Tuesday, June 16, 2009


Delegating, the art of giving your work to someone else so it gets done and you can take the credit for it, is a management "skill" that is honed to perfection in the supervisor/analyst stage.

This time in your career means that you are in charge of a couple of people (or you have the delusion that you are) for the first time. Suddenly there are tons of more important things on your plate. Things like schmoozing, networking, martini lunches. Soon you find that the work that you were supposed to be doing is falling behind. The solution? Delegating.

There are a few different methods to delegating. One: your work has been falling behind when this is suddenly (and irritatingly) brought to your attention as you are on your way out the door to a mid-day 'meeting' at the pub around the corner. You tell the offending minion that it needs to be done by the end of business and leave. The person that you believe to be in charge of will invariably have some kind of personal stake in the work (ie. an actual work ethic), will sigh deeply/shake their head, and just do it. Because this is faster than trying to make you do your own work.

Two: someone will leave a list of reminders on your desk for you to look through and follow up on. You will leave it on your desk until that same someone comes back, notices the list in its original position, sighs and takes it back. Hopefully they will think that you have just been too busy doing important supervisor type stuff.

Three: you will be doing a cursory glance at all the things that still need to be done (preferably with a deadline looming, ie. end of month revenue type stuff) and fire off a condescending, slightly irritated email to the person you deem to have been responsible (in all likelihood this would have been you, but you do not have time for trifling details at this point in time). The email will include step by step instructions on how to do it (the more simply you lay it out, the more irritated the reader will be) as well as likely consequences for not completing the task. The well written condescending delegatory email will place the consequential blame squarely on the shoulders of the email recipient. Your hands will be clean (the better to play golf with this afternoon) and your lackey will do your work.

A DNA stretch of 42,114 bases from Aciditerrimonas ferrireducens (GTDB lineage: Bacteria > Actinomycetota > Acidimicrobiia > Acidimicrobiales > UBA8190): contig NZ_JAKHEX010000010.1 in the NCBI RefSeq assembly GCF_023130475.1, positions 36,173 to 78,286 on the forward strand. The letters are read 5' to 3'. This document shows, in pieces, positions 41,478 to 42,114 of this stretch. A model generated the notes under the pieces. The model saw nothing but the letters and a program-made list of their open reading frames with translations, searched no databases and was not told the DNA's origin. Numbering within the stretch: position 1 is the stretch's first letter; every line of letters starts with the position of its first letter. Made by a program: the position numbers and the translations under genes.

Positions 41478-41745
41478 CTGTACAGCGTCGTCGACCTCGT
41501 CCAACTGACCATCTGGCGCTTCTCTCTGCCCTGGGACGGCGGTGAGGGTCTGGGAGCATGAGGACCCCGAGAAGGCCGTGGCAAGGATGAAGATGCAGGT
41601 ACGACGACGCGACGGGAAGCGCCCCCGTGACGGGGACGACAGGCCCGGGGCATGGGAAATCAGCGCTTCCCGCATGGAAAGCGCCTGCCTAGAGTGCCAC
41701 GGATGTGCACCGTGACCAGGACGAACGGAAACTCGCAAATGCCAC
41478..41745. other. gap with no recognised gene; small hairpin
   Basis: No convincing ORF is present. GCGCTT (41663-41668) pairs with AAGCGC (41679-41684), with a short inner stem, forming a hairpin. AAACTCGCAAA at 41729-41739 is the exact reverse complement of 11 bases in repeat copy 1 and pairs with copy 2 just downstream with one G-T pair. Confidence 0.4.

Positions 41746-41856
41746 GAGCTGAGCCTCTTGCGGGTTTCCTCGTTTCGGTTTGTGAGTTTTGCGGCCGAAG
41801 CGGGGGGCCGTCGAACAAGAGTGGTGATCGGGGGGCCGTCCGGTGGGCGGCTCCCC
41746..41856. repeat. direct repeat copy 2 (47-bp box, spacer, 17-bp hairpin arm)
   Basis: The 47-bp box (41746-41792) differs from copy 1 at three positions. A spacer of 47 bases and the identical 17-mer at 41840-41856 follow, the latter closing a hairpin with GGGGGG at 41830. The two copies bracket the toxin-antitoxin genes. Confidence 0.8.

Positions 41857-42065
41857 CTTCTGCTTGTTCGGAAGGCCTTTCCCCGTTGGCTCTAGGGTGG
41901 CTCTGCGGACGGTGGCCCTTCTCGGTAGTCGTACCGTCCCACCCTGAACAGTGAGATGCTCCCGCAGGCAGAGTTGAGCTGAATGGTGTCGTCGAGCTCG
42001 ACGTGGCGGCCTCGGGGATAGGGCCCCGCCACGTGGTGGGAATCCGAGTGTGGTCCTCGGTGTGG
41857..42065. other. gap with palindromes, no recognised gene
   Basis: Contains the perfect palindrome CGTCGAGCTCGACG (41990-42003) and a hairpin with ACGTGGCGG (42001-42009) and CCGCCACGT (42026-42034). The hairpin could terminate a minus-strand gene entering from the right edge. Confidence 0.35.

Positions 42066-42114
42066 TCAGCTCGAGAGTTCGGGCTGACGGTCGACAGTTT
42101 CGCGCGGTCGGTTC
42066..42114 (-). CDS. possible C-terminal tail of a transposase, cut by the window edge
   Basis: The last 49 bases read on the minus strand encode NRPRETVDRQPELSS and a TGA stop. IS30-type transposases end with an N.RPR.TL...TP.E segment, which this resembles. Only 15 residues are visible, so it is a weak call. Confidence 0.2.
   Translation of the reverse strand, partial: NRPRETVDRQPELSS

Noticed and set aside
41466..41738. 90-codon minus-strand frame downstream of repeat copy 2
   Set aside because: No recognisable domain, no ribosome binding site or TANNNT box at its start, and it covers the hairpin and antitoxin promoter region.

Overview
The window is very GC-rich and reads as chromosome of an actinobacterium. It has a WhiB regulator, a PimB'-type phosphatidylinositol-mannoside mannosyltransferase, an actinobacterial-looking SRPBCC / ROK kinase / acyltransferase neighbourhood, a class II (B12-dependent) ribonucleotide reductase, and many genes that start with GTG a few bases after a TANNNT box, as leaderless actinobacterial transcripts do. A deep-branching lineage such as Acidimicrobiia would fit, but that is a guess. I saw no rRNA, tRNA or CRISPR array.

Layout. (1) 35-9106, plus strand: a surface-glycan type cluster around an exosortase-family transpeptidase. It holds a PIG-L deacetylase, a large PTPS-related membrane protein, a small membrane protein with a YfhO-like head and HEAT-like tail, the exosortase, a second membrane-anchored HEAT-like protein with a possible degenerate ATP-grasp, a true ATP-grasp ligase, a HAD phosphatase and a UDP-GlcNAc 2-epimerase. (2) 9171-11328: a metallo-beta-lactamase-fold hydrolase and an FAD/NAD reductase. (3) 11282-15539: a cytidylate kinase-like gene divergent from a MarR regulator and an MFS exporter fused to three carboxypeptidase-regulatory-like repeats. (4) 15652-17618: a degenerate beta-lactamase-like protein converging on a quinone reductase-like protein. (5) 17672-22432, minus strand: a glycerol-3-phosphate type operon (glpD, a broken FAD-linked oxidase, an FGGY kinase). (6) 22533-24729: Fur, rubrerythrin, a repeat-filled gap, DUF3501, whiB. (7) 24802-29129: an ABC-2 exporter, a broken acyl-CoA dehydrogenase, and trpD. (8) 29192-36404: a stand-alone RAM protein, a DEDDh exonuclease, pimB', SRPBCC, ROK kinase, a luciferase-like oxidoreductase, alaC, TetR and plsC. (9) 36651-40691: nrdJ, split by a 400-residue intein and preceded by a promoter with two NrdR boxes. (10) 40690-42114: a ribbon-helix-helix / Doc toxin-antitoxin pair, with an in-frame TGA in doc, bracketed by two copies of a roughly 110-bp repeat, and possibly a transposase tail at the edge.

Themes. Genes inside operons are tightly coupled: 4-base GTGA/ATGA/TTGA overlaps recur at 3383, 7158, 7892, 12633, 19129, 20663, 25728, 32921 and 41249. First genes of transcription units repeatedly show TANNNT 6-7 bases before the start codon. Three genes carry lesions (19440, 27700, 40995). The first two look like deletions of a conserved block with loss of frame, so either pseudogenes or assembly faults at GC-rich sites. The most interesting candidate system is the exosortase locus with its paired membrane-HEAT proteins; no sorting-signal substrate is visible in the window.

If you are going to practice the art of delegation you must remember a few things.First of all, you must actively delegate. You cannot assume that someone will find out that you have not been keeping up and offer to help. The people that report to you (or in all likelihood do not report to you but work near you) think that they have their own work to do and will not offer to help you with yours. This is why you must let them know that they are neglecting certain jobs.

Secondly, when using the delegatory email make sure to end on an equally patronizing, yet cheerful tone. Closings such as "Thanks a million!!!", or "You're the best!!!" will be sure to illicit an eye roll in response but they will not be able to use it against you because you are just being appreciative!

Finally, if everyone is swamped and you are getting grief from another department about not getting the chance to get to your work, make sure to act really annoyed and wounded that someone thinks that you are neglecting your duties. Obviously you are just busy and haven't gotten to that particular task just yet, but you will. Soon. Phrases such as "Are you serious?" and "We're swamped!" go a long way to proving just how busy and important you are.

Remember, delegating is a stepping stone to Upper Management! Think of all those expensed lunches you will be able to arrange!

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